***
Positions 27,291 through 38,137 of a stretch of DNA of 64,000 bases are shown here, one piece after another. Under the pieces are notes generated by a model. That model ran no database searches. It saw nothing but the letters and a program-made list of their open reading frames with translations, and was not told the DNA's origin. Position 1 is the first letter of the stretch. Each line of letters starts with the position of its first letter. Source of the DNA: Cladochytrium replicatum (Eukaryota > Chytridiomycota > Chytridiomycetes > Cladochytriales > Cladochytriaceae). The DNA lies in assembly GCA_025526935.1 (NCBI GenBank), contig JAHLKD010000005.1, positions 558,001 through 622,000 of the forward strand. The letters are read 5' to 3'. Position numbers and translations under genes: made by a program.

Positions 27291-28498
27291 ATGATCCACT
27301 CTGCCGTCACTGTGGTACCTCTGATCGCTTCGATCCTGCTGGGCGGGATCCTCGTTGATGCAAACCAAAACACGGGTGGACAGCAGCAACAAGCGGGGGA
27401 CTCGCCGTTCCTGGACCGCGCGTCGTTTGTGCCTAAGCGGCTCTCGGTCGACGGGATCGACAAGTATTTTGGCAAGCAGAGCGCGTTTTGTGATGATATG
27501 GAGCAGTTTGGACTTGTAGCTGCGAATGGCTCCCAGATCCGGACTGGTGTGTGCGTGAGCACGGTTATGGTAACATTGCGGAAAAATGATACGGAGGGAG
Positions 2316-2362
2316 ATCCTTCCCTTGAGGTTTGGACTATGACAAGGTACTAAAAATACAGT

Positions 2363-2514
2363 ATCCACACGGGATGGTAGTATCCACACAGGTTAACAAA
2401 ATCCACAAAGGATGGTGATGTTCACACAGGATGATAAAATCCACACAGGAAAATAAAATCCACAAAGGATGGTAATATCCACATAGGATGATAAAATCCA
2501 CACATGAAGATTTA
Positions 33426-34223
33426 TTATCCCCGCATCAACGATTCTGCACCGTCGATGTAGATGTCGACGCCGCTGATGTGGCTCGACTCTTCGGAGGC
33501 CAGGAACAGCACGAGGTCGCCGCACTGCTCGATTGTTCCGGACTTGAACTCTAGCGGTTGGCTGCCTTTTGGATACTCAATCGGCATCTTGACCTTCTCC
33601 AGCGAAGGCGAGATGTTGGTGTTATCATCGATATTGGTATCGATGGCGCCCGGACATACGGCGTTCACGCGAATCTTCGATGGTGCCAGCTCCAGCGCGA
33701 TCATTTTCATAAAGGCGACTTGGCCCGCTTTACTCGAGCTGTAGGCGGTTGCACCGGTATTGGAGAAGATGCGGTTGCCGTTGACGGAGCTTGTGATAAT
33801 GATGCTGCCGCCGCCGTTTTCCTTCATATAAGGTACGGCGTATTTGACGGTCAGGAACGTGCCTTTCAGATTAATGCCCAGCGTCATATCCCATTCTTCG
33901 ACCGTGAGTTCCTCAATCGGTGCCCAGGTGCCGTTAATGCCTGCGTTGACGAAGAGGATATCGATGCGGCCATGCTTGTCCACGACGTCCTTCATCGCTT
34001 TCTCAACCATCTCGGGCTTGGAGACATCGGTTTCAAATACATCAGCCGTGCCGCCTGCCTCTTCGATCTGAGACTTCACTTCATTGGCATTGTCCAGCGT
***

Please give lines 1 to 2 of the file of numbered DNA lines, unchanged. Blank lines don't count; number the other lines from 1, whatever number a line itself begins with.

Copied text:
Positions 27,291 through 38,137 of a stretch of DNA of 64,000 bases are shown here, one piece after another. Under the pieces are notes generated by a model. That model ran no database searches. It saw nothing but the letters and a program-made list of their open reading frames with translations, and was not told the DNA's origin. Position 1 is the first letter of the stretch. Each line of letters starts with the position of its first letter. Source of the DNA: Cladochytrium replicatum (Eukaryota > Chytridiomycota > Chytridiomycetes > Cladochytriales > Cladochytriaceae). The DNA lies in assembly GCA_025526935.1 (NCBI GenBank), contig JAHLKD010000005.1, positions 558,001 through 622,000 of the forward strand. The letters are read 5' to 3'. Position numbers and translations under genes: made by a program.

Positions 27291-28498